where in the world

October 12th, 2022

If you don’t see the Way, you don’t see it even as you walk on it.

The other day I had a letter from a longtime friend. “I keep in touch with you through your blog,” she wrote. I felt guilty, because if my writing is a way to keep in touch with friends, I’m not a very good friend. I don’t write much anymore, least of all here. Not sure why, except fewer topics occupy my mind.  Still, that’s no reason to keep my distance. Hello, Leslie!

Someone asked me a while back if I was now “bicoastal.” That’s  because I seem to be taking a lot of trips back east to visit my daughter in New York. The question sounded ridiculous. Of course I’m not bicoastal. I have only one address, one home. But then I thought, “Why not?”  When you live as far west as I do, the place you’re most likely to travel is east. And from time to time, my daughter asks me to come. Any parent knows they would move mountains for a child, so why not move yourself? It suddenly seems extremely feasible and important to go, and so I do.

Once you make it to the airport, through security, and on board a plane, you can sit in one place and get anywhere. Land and exit the plane and you find that the same earth is underfoot, same sky overhead, and maybe just a little more rain. It’s not far, whatever time or trouble you think it takes.

When you walk the Way, it is not near, it is not far. If you are deluded you are mountains and rivers away from it.

This last trip was a purposeful one. A few months ago my daughter moved into a new apartment and started a full-time job. You might remember the shock after you start your first full-time job: you suddenly have no time for anything else. No time to cook, no time to eat, no time to make a home to come home to. A friend asked me what I was going to do on this trip, and I answered sheepishly, “Just cook and clean.” And he said, “You’re a really good mom.”

He proceeded to tell me about his twenty-third birthday, which was more than twenty years ago. He was just starting out, trying to make his way in the world. He didn’t tell any of his friends it was his birthday because he didn’t have the money to go out. He was still in school and also working, and he got back to his apartment late. When he walked in, he knew his mom had been there. She had cleaned, done his laundry, and filled the fridge. He sat down and cried then, and teared up even as he told me this story. He said it was the best day of his life.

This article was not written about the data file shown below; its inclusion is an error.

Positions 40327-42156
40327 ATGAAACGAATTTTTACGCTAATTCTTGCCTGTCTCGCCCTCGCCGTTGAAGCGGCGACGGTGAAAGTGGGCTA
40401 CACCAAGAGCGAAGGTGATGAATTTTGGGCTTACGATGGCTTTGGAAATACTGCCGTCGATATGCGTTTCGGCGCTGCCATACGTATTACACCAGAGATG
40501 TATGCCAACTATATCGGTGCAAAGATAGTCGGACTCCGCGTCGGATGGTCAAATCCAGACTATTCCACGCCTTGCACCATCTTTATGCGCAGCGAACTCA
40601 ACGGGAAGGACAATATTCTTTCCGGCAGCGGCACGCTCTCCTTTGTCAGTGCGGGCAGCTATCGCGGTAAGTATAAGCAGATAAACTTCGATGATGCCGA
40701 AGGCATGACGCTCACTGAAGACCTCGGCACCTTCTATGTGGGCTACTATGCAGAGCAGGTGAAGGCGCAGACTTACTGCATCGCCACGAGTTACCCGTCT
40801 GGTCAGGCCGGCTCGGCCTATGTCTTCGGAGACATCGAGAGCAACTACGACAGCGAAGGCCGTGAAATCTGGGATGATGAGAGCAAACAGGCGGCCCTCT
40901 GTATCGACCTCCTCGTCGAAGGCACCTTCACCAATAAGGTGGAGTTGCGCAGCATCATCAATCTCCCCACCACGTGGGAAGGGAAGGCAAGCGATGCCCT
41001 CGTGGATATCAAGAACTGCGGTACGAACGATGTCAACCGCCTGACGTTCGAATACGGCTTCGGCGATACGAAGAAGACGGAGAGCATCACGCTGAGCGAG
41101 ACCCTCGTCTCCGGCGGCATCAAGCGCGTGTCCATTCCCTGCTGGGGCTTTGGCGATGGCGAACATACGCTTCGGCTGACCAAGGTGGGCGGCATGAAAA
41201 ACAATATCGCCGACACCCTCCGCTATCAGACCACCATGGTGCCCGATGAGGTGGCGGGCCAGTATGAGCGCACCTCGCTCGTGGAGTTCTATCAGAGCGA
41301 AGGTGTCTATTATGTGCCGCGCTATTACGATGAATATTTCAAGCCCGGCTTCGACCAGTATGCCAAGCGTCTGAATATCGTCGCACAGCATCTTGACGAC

Any day that you realize you are loved is the best day of your life. And, of course, any day you give your love is as good as it gets.

I talked recently with my good friends, podcasters Lori and Stephen Saux about love, patience, and trusting wherever you are. Maybe this is a good place and time to join us.

Photo by Matt Le on Unsplash


  1. Beautiful!!!

    Comment by Lana Wertz — October 12, 2022 @ 11:28 am

  2. What a beautiful way to start my day! I LOVE the conversations you have with these two wonderful humans. As I listened I was reminded of one of the later chapters of Susan Cain’s book, Quiet. Your conversation today was reinforcement of an idea that just because the world has so many opinions on how (and who) we should be, there is great value in allowing all things and people to be as we are.
    “We’ll see” … just those words make me smile.

    Comment by Bonnie Rae — October 13, 2022 @ 8:09 am

  3. We love you lady. You make this world a better place. Closer than that my heart is better for knowing you.

    Comment by Lori Saux — October 13, 2022 @ 3:12 pm

  4. Ah, that story about your friend’s birthday, very moving.
    My mother dropped me off in my new town for college. We put my stuff in my new room, went and bought a new mattress and then she took me to lunch at a fancy department store before she went home and I went to my first “thing”. In the evening I rang her to thank her and she told me I had forgotten some things in the car. She told me she had left them for me at the customer service. When I went to pick it up it turned out to be cooking things she had bought for me there, because I had to cook my own meals.
    It is lovely when a relationship is truly personal.

    Comment by Simone — October 14, 2022 @ 5:39 pm

  5. Your words are enough. Just the words and how they are strung together. They help with delusion. You are loved.

    Comment by Larry Misiak — December 13, 2022 @ 7:31 am

  6. Andy Williams says “It’s the happiest season of them all.” It’s not always. “The path is not near or far. If deluded, it is rivers and mountains away.” The Way is so stoic, dare I say unfeeling. Where are deep, sometimes dark emotions, addressed in the Way? How does the Way help us feel better? Larry

    Comment by Larry Misiak — December 20, 2022 @ 9:04 am

RSS feed for comments on this post. TrackBack URL

Leave a comment

archives by month